Pharmacogenetics: Using DNA to Optimize Drug Therapy

Am Fam Physician. 2007 Oct 15;76(8):1179-1182.

Pharmacogenetics is a growing field of research that focuses on the interaction between genetics and drug therapy. Relationships between genetic variation and drug effect have been observed for a growing number of commonly used drugs. Validation studies may soon define the use of these relationships in clinical practice, moving the field toward routine application. Currently, there are only a few pharmacogenetic diagnostic tests available, and clinical guidelines for pharmacogenetically tailored therapy are lacking. It is likely that guidelines for pharmacogenetic dosing of certain commonly used drugs such as warfarin, codeine, and inhaled beta agonists will become available within the next few years.

One of the many reasons that pharmacology remains as much art as science is the extraordinary variation in patient response to medications. It is clear that many nongenetic factors (e.g., age, organ function, drug interactions) influence the effects of medications. However, genetic variation can account for as much as 95 percent of variability in drug disposition and effects.1 There are numerous examples of inter-individual differences in drug response caused by common genetic variations (called polymorphisms) in genes encoding drug-metabolizing enzymes, drug transporters, or drug targets.24

Genetic determinants of drug response can supplement other predictors and have the additional advantage of remaining stable for a person's lifetime, making them potentially useful for rational drug prescription strategies. This is especially relevant today when there often are many medications available for a given condition but no single best therapeutic strategy.5

Inherited differences in drug effects in terms of drug metabolism were first documented in the 1950s,6,7 creating a field of research and medicine that is concerned with the interaction of drug therapies and genetic variation (i.e., pharmacogenetics). Because most drug effects are determined by the interplay of multiple gene products throughout the entire drug pathway, the field has now extended to all aspects of drug disposition (i.e., absorption, distribution, and excretion)8 and drug targets, as well as downstream effect mediators. Pharmacogenetics also has been rediscovered by a broader spectrum of academia and industry, creating the term “pharmacogenomics.” This term applies when genome-wide approaches, rather than just one or two genes of interest, are used to identify genetic variations that govern response to medications.

The genetic sequence variants of interest come in many forms: single nucleotide polymorphisms (SNPs) are the most common, with possibly 15 million in the human genome. SNPs are caused by a difference in one base-pair in the DNA sequence, which may or may not result in a change in function or amount of resulting protein depending on the nucleotide change and the location.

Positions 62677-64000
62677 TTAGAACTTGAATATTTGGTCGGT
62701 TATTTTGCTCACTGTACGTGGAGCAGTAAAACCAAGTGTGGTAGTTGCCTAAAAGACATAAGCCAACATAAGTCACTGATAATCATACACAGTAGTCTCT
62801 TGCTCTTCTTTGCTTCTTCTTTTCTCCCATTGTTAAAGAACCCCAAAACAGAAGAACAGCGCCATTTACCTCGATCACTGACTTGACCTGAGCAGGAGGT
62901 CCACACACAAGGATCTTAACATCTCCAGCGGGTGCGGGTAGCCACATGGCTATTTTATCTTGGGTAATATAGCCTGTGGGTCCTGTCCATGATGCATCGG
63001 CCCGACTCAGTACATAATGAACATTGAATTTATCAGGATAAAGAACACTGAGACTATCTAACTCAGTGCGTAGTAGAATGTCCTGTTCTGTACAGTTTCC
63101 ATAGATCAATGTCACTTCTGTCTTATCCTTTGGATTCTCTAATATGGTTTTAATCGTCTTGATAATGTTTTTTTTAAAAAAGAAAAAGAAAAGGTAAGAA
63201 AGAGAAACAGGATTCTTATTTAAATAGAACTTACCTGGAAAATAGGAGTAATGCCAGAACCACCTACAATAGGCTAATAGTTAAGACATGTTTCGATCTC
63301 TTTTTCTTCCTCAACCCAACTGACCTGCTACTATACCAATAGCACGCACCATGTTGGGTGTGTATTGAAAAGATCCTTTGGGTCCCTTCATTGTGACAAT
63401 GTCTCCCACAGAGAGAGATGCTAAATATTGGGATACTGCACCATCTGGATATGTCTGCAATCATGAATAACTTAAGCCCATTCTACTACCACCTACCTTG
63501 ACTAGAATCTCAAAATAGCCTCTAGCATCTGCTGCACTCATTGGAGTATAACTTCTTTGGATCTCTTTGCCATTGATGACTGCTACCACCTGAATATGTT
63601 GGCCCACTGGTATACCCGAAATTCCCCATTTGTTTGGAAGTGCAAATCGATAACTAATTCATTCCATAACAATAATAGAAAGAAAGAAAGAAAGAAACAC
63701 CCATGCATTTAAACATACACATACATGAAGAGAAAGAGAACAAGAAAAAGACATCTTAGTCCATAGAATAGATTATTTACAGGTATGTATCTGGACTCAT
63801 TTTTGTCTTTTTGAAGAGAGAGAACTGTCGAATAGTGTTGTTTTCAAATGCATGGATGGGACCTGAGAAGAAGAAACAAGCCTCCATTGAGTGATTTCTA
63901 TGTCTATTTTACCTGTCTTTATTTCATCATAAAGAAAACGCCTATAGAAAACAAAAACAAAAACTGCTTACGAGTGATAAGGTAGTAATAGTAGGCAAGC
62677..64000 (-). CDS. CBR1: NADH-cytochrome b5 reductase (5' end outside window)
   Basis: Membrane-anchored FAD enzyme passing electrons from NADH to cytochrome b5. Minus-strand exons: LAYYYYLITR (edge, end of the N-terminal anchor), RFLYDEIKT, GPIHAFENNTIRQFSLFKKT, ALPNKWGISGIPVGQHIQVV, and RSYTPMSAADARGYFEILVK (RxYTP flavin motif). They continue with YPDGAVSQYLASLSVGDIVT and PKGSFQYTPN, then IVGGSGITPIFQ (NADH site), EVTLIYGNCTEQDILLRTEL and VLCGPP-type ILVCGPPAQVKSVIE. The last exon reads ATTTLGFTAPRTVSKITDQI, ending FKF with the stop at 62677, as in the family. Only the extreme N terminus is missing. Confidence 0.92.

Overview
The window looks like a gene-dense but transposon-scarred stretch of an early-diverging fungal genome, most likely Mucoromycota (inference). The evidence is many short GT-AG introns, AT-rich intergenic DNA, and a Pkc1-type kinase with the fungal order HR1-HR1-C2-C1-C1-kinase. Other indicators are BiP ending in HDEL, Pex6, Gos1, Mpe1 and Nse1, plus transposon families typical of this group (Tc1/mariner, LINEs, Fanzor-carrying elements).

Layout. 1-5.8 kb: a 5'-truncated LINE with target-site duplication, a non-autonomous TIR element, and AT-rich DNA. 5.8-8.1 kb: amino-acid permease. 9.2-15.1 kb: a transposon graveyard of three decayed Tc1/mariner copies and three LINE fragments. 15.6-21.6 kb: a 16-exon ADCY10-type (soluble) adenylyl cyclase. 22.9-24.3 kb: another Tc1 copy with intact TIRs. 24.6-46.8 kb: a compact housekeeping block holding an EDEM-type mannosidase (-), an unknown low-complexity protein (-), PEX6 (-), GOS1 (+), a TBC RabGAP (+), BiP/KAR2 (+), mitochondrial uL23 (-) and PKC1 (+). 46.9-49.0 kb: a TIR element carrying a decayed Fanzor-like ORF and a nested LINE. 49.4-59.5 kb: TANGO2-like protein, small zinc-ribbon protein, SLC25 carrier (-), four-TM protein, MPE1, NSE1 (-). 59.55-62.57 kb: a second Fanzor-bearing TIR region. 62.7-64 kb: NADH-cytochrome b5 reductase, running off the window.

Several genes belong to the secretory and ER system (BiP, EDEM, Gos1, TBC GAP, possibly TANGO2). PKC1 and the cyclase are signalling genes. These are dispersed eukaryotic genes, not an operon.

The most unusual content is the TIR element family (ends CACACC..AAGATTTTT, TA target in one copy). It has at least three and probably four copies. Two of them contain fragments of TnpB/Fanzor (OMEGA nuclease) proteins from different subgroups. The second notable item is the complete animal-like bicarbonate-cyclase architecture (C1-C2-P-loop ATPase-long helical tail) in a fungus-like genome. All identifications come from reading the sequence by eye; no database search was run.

Recent advancements in technology and genomic knowledge have opened vast opportunities to expand and refine understanding of pharmacogenetics. The human genes involved in many pharmacogenetic traits have been identified, and polymorphisms within these genes are in various stages of becoming molecular diagnostics in medicine (Table 1).916 At present, clinical applications are mostly limited to medications with narrow therapeutic indices (e.g., anticancer agents, some antidepressants, warfarin [Coumadin]). As additional pharmacogenetic relationships are explained, increased use of a broader range in medications can be anticipated.

Table 1

Examples of Pharmacogenetic Traits with Clinical Testing

Gene Drug(s) Consequence of variant genotype

Thiopurine methyltransferase (TPMT)*

Mercaptopurine (Purinethol) or azathioprine (Imuran)

Lower dose requirement; increased risk of bone marrow toxicity9,10

CYP2D6*

Codeine

Nonresponse or toxic overdose depending on allele11,12

Vitamin K epoxide-reductase (VKORC1)*

Warfarin (Coumadin)

Higher dose requirement13

CYP2C9*

Warfarin

Lower dose requirement; increased risk of supratherapeutic International Normalized Ratio14

Beta2 adrenoreceptor (ADRB2)

Beta agonists

Nonresponsive to chronic stimulation, possibly detrimental15,16


CYP = cytochrome P.

*— Genotyping currently available.

†— Expected to be available in the near future.

Information from references 9 through 16.

Table 1   Examples of Pharmacogenetic Traits with Clinical Testing

View Table

Table 1

Examples of Pharmacogenetic Traits with Clinical Testing

Gene Drug(s) Consequence of variant genotype

Thiopurine methyltransferase (TPMT)*

Mercaptopurine (Purinethol) or azathioprine (Imuran)

Lower dose requirement; increased risk of bone marrow toxicity9,10

CYP2D6*

Codeine

Nonresponse or toxic overdose depending on allele11,12

Vitamin K epoxide-reductase (VKORC1)*

Warfarin (Coumadin)

Higher dose requirement13

CYP2C9*

Warfarin